Need a reprieve from the dreary weather and the stream of worrisome news about COVID? Some days, it seems that escaping to an earlier time period would be a welcome distraction and — if you feel that way too — you’re in luck. While we have all been hunkered down, the staff of Historic Annapolis, Inc. has been busy behind the scenes. As we went about our daily lives not even suspecting the magic they were about, the professional curators at Historic Annapolis have created a time machine to whisk us away to the days of yore!

What’s that, you ask? If you doubt that such a wondrous thing exists, hurry on down to the newly reopened Museum of Historic Annapolis at 99 Main Street near City Dock. Invited to preview their new and permanent exhibition, Annapolis: An American Story, I expected that it would be well presented but — as it is a community museum — I did not envision myself being wowed. However, much to my delight, I found a world-class museum and was swept up into feeling like I’d entered a time traveling machine, all dedicated to the city’s more than 350-year history and to the unique and diverse mix of people who have made Annapolis special.

Planned to be a first stop to acquaint visitors to Annapolis and to link them to other sites of cultural and historic interest around town, the museum offers much to out-of-towners and to local residents as well. All three floors of the well-appointed museum inspire, educate, excite, and leave the visitor with a feeling of awe and pride for Maryland’s capital city by the bay. In every corner, each floor, and even on the window sills, you will find fascinating artifacts, fun facts, historical photographs, and exciting stories of those who came before us. This is no dull, bland display. Rather, this museum engages the visitor in a dynamic and epic adventure of a slice of America filled with revolutionaries and heroes in their quest for liberty and justice.

Beginning on the first floor after you receive a warm greeting from the staff, view the 800-pound wooden acorn that crowned Maryland’s State House for more than 200 years until it was removed by helicopter in 1996 due to water damage. Made of cypress, the acorn is now displayed with an open cross-section so you can see its construction. Imagine the early craftsmen who created it without access to modern tools and wonder at the skill required to install it 180 feet in the air in 1788! Then move on to watch the awe-inspiring, professionally produced short film that encapsulates the history and beauty of Annapolis. After you catch your breath from the spectacular videography, move farther into the museum and follow the time line that stretches from the early days of Annapolis through wars, struggles, industry, and innovation till the present day.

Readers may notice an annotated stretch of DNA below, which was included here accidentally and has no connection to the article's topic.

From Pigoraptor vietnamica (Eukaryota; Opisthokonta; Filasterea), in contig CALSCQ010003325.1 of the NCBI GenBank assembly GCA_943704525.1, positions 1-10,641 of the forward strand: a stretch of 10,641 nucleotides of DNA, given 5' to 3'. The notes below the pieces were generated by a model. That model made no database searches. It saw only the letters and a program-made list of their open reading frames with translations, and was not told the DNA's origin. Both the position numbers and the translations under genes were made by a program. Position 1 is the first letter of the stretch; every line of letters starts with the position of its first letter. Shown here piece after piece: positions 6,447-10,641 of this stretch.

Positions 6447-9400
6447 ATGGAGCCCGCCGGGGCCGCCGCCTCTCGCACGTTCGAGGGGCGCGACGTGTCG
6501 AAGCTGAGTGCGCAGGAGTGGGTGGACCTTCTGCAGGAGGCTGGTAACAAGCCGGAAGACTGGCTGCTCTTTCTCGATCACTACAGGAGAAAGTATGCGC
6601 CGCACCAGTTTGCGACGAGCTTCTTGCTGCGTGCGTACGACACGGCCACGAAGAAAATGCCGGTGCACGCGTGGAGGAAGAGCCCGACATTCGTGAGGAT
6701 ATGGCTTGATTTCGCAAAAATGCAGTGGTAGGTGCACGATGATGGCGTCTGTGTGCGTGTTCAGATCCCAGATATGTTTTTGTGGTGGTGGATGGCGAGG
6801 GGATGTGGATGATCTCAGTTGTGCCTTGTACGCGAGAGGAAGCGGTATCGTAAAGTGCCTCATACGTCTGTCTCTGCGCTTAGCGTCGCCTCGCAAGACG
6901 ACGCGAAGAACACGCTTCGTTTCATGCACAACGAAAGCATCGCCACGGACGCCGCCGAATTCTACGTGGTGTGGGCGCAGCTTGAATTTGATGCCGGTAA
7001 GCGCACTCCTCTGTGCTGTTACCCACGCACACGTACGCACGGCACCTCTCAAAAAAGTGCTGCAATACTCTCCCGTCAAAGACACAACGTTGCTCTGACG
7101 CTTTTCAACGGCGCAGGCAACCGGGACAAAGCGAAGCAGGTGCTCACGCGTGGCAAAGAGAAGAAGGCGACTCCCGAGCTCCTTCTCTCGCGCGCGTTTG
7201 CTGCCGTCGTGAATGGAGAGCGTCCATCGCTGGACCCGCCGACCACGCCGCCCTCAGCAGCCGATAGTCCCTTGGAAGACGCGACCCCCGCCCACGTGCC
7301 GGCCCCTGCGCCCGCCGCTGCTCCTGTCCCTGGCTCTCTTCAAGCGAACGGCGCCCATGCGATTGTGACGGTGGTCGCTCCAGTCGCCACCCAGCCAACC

(Vicki Duncan)

Each display spotlights a specific chunk of history and is linked to the museum’s partner sites so that the visitor can pursue farther details and information. The partner sites include the William Paca House and Garden, Annapolis Maritime Museum & Park Banneker-Douglass Museum, Hammond-Hardwood House, Maryland State House, Mitchell Gallery at St. John’s College, U.S. Naval Academy Museum, James Brice House, Hogshead, and the Historic Waterfront Warehouse. All are within walking distance from the Museum of Historic Annapolis in the heart of the Annapolis Historic District.

There is something in this small jewel of a museum for everyone — no matter what age — and I expect each of us will have our favorite aspects. For me, in addition to the film and the acorn, I was smitten by an old printing press and photographs of jitterbugging couples but the feature that most snagged my attention was what the staff referred to as window boxes. Each of the museum’s many windows looked out upon either City Dock or Main Street and the clever staff had seized the opportunity to incorporate these views into the historical story they unfolded. By each window sill, a historical, panoramic photograph allow visitors to compare and contrast today’s view of the city with the same scene at some previous point in time. The effect makes you feel like you could step out of the window and directly into the past: a time machine!

Escape to visit this treasure we have in our midst and bring your friends and family. It’s a place you will want to return to often and a site where you can point visitors to with pride. In the foyer, the staff plans to have a revolving display from community groups and organizations so there will always be something new to see. And it’s almost too much to take in during one visit!

Exiting the museum onto Main Street, I blinked in the sunlight, surprised to be back in the present. Feeling wowed, I shook my head and thought that Annapolis must really be a great place to live. Then I stopped and pinched myself. I live here now — and if you do too or if you’re just visiting — you’ll love the Museum of Historic Annapolis. Come visit it soon!

Vicki Duncan is a licensed professional therapist and welcomes your questions. She can be reached at victoria2write@aol.com.

IF YOU GO

Museum of Historic Annapolis

Address: 99 Main Street, Annapolis MD 21401

Phone: (410) 990-4754

Annapolis.org

Winter Hours: 10 a.m. to 4 p.m. Friday to Monday.

Admission $10 with discounts for seniors and others; $5 for children 6 to 17. Free to Historic Annapolis members. Family admission (two adults and two or more children), $25.

A Historic Annapolis Membership allows free admission thought the year to both the Museum and the William Paca House and Garden plus special events and discounts on programs including the Historic Annapolis virtual lecture series.

The museum has an elevator and is fully accessible.

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